You can’t do it alone.
I don’t care how efficient you are, or think you are, you can only have so much fundraising success if you try to do it all yourself.
I get it…it takes a great deal of energy and patience to bring on a volunteer, board member or program staff to help out. Sometimes it just doesn’t seem worth it.
“Every master was once a disaster.” This quote from T Harv Eker reminds us that whenever we are learning something new – even if we have natural gift for it, it takes time and practice.
If it takes time and practice, why bother?
- If you believe your mission is worthy of support, you will constantly grow and change to do your work better.
- Your givers and prospective givers deserve to have the best experience with your organization/institution you can create, and engaging others deepens their relationship and makes it richer.
- While you can be the lead or key contact for your givers, being sure there are others sharing the relationship keeps them connected should you leave your position. This honors your donors and ensures they don’t feel lost without you there. It’s the right thing to do.
Best Practices to Engage Partners in Major Giving Relationships
1. Have a plan for your donor first.
Do your homework. Consider what you already know about a giver and chart out potential next steps and giving options. This is YOUR job.
2. Consider partner personalities to best match partners and tasks.
Did you know that the greatest fear of folks 55 and under is public speaking? Choose wisely for the volunteer you ask to speak at the Rotary or Kiwanis for your latest project. Who’s comfortable on the internet, who works well with spreadsheets, who’s naturally warm and gracious and would make a great call partner?
3. Make tasks repeatable with many donors.
Once I worked with a $1.2M donor on sharing why he made his gift. While we started to work with one specific major giver, I asked him to help again and again—in exactly the same way.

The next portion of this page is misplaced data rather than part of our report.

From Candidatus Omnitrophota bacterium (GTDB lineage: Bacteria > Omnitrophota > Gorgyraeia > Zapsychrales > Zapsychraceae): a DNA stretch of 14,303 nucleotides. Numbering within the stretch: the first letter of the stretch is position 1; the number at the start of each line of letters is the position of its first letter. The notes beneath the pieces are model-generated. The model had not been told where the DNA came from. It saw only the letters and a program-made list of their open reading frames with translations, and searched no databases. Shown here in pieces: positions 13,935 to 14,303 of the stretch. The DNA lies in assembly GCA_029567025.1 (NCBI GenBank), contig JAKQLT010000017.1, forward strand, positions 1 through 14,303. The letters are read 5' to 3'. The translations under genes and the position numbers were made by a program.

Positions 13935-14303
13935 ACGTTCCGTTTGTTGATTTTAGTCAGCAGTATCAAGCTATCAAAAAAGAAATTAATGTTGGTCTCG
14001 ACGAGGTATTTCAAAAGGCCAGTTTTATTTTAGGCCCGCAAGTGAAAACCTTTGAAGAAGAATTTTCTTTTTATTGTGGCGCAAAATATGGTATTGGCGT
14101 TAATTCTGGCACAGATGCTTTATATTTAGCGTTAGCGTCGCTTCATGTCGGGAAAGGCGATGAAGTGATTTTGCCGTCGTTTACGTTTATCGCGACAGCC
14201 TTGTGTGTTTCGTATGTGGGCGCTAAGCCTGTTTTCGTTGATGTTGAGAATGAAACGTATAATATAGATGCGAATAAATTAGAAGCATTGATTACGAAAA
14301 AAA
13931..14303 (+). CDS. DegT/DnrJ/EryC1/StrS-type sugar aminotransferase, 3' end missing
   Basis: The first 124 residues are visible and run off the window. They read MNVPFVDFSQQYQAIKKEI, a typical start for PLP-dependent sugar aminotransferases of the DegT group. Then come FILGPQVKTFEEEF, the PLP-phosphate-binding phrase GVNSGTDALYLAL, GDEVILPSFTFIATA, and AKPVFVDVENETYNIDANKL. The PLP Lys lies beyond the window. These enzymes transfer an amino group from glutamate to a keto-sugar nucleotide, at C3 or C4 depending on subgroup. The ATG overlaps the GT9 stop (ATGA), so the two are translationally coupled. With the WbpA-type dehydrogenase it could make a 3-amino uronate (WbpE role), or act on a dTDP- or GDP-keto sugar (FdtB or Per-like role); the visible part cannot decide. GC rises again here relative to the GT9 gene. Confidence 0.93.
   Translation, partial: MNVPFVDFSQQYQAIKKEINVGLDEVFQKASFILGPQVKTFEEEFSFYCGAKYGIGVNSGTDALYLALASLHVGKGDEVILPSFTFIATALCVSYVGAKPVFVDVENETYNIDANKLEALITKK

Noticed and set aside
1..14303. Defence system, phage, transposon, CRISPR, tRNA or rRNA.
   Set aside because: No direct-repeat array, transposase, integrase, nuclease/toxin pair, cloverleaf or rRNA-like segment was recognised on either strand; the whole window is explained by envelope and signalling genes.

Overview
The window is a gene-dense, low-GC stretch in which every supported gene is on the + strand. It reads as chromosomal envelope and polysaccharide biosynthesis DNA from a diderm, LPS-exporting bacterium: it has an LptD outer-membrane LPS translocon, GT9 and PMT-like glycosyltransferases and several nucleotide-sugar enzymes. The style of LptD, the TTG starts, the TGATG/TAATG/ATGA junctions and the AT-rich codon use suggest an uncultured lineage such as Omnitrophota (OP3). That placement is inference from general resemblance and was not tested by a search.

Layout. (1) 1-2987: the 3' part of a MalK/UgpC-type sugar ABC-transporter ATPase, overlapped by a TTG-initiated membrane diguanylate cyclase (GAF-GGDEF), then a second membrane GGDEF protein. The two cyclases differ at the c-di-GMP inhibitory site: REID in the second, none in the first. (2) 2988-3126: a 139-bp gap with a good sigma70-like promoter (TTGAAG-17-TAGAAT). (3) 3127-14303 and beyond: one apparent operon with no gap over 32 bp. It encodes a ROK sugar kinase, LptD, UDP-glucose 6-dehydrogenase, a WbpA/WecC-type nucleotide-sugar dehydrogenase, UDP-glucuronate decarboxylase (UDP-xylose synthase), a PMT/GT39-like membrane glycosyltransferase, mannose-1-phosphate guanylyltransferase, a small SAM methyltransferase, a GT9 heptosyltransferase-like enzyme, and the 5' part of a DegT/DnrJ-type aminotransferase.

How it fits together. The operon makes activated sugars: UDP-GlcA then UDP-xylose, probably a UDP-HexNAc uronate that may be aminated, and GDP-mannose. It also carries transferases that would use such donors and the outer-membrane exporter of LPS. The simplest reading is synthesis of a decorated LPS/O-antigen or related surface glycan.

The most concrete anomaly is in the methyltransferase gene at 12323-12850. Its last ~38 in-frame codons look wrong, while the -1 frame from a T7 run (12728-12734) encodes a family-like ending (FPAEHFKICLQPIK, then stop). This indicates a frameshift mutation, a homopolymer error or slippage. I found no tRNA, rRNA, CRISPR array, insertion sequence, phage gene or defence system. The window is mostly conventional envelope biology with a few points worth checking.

4. Have your ask written and share it with your partners.
Write your ‘best guess’ ask using Marcy’s 3-sentence ask (www.marcyheim.com/askworksheet) and share this with partners. They can help you tweak it and support it!
5. Keep your partner relationships to the business at hand –NEVER a personal agenda.
Meeting with your board member to talk about her gift is NEVER the time to slip in a concern about the ED/CEO, criticize a priority, or have any other off-topic agenda. Never. (Look for more on this in the next TWO posts!)
6. Keep your partners accountable. Partners can have metrics too.
When you engage your partners to help, be clear on the what, why AND by when. Stay in touch reminding them and offering help if needed. Use board meetings to share board member actions taken.
7. Keep your partners in the information loop as to the donor status.
One consistent complaint I hear from Board, “They ask for my help, I do it and I never hear how it turned out.” I get it may take awhile – stay in touch.
8. Appreciate your partners in special and meaningful ways.
I sincerely believe we seek appreciation far more than recognition. Let your partners know they are helping and you are grateful in personal, authentic ways.
9. Remind them of the importance of their own giving/volunteering/serving stories. Yes, it is awkward to ask someone else to do something you haven’t done yourself. But it’s more than that. Why you gave and what it has meant to you is a story that brings JOY to the teller…and the listener.
10.Enhance their knowledge of our profession and artful development.
We don’t just go to lunch and receptions? Pulling your partners authentically into the process gives them hands-on experience about what we do to grow meaningful major-giving relationships. MUCH more impactful than ‘telling’ them what we do.
Yes, it will take time to engage and coach a partner to help you with a major giver relationship. AND, YES, it will enhance the experience of your givers AND the partners. This will be reflected in the amount you raise – for sure! It will also inspire unexpected synergies and magnify amazing positive magic. Jump in! Start small but BEGIN! I know you will be amazing!